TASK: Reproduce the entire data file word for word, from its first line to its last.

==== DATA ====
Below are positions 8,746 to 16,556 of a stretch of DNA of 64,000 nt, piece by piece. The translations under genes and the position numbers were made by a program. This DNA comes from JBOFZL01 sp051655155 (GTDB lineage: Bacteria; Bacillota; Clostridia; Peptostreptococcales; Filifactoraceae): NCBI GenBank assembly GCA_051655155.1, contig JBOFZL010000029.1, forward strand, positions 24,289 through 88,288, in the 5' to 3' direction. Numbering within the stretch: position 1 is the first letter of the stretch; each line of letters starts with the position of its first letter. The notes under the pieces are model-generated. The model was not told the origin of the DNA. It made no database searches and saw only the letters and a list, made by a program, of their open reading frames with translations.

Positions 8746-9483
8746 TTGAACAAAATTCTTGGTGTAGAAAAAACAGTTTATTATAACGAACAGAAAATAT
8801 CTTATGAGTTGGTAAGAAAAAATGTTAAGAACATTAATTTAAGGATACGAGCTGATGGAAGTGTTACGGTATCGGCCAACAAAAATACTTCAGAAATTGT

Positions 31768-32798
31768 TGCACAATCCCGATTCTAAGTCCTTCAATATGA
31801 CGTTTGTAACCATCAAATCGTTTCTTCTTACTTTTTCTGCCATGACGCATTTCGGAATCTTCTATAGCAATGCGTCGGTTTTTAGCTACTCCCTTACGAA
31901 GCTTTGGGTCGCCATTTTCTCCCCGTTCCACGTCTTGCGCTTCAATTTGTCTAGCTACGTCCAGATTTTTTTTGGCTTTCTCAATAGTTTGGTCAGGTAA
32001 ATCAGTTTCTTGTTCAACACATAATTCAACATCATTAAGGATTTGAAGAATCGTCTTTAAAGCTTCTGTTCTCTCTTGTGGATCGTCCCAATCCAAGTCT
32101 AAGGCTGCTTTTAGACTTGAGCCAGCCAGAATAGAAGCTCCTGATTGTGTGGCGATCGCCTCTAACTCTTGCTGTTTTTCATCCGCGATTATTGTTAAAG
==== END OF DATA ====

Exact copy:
Below are positions 8,746 to 16,556 of a stretch of DNA of 64,000 nt, piece by piece. The translations under genes and the position numbers were made by a program. This DNA comes from JBOFZL01 sp051655155 (GTDB lineage: Bacteria; Bacillota; Clostridia; Peptostreptococcales; Filifactoraceae): NCBI GenBank assembly GCA_051655155.1, contig JBOFZL010000029.1, forward strand, positions 24,289 through 88,288, in the 5' to 3' direction. Numbering within the stretch: position 1 is the first letter of the stretch; each line of letters starts with the position of its first letter. The notes under the pieces are model-generated. The model was not told the origin of the DNA. It made no database searches and saw only the letters and a list, made by a program, of their open reading frames with translations.

Positions 8746-9483
8746 TTGAACAAAATTCTTGGTGTAGAAAAAACAGTTTATTATAACGAACAGAAAATAT
8801 CTTATGAGTTGGTAAGAAAAAATGTTAAGAACATTAATTTAAGGATACGAGCTGATGGAAGTGTTACGGTATCGGCCAACAAAAATACTTCAGAAATTGT

Positions 31768-32798
31768 TGCACAATCCCGATTCTAAGTCCTTCAATATGA
31801 CGTTTGTAACCATCAAATCGTTTCTTCTTACTTTTTCTGCCATGACGCATTTCGGAATCTTCTATAGCAATGCGTCGGTTTTTAGCTACTCCCTTACGAA
31901 GCTTTGGGTCGCCATTTTCTCCCCGTTCCACGTCTTGCGCTTCAATTTGTCTAGCTACGTCCAGATTTTTTTTGGCTTTCTCAATAGTTTGGTCAGGTAA
32001 ATCAGTTTCTTGTTCAACACATAATTCAACATCATTAAGGATTTGAAGAATCGTCTTTAAAGCTTCTGTTCTCTCTTGTGGATCGTCCCAATCCAAGTCT
32101 AAGGCTGCTTTTAGACTTGAGCCAGCCAGAATAGAAGCTCCTGATTGTGTGGCGATCGCCTCTAACTCTTGCTGTTTTTCATCCGCGATTATTGTTAAAG